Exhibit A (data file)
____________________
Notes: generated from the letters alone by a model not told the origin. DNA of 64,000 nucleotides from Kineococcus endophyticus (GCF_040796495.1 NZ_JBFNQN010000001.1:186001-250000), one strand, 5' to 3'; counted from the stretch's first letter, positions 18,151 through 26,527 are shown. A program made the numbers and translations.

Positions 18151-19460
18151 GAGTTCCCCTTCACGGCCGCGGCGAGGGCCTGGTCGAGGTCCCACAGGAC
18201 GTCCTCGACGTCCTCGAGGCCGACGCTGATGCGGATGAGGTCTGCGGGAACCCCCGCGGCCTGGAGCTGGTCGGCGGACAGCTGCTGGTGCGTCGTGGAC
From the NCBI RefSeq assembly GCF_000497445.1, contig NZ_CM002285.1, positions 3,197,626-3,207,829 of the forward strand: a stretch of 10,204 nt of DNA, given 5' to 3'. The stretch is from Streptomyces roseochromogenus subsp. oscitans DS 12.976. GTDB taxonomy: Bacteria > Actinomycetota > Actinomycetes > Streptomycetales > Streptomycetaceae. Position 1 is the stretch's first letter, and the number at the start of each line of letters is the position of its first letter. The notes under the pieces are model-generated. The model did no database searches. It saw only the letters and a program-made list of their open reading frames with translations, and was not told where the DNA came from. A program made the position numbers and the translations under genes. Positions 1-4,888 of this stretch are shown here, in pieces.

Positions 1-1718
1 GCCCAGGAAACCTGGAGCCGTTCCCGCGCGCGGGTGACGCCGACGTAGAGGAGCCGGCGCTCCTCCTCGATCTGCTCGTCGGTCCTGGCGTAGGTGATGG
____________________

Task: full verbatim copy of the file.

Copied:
Notes: generated from the letters alone by a model not told the origin. DNA of 64,000 nucleotides from Kineococcus endophyticus (GCF_040796495.1 NZ_JBFNQN010000001.1:186001-250000), one strand, 5' to 3'; counted from the stretch's first letter, positions 18,151 through 26,527 are shown. A program made the numbers and translations.

Positions 18151-19460
18151 GAGTTCCCCTTCACGGCCGCGGCGAGGGCCTGGTCGAGGTCCCACAGGAC
18201 GTCCTCGACGTCCTCGAGGCCGACGCTGATGCGGATGAGGTCTGCGGGAACCCCCGCGGCCTGGAGCTGGTCGGCGGACAGCTGCTGGTGCGTCGTGGAC
From the NCBI RefSeq assembly GCF_000497445.1, contig NZ_CM002285.1, positions 3,197,626-3,207,829 of the forward strand: a stretch of 10,204 nt of DNA, given 5' to 3'. The stretch is from Streptomyces roseochromogenus subsp. oscitans DS 12.976. GTDB taxonomy: Bacteria > Actinomycetota > Actinomycetes > Streptomycetales > Streptomycetaceae. Position 1 is the stretch's first letter, and the number at the start of each line of letters is the position of its first letter. The notes under the pieces are model-generated. The model did no database searches. It saw only the letters and a program-made list of their open reading frames with translations, and was not told where the DNA came from. A program made the position numbers and the translations under genes. Positions 1-4,888 of this stretch are shown here, in pieces.

Positions 1-1718
1 GCCCAGGAAACCTGGAGCCGTTCCCGCGCGCGGGTGACGCCGACGTAGAGGAGCCGGCGCTCCTCCTCGATCTGCTCGTCGGTCCTGGCGTAGGTGATGG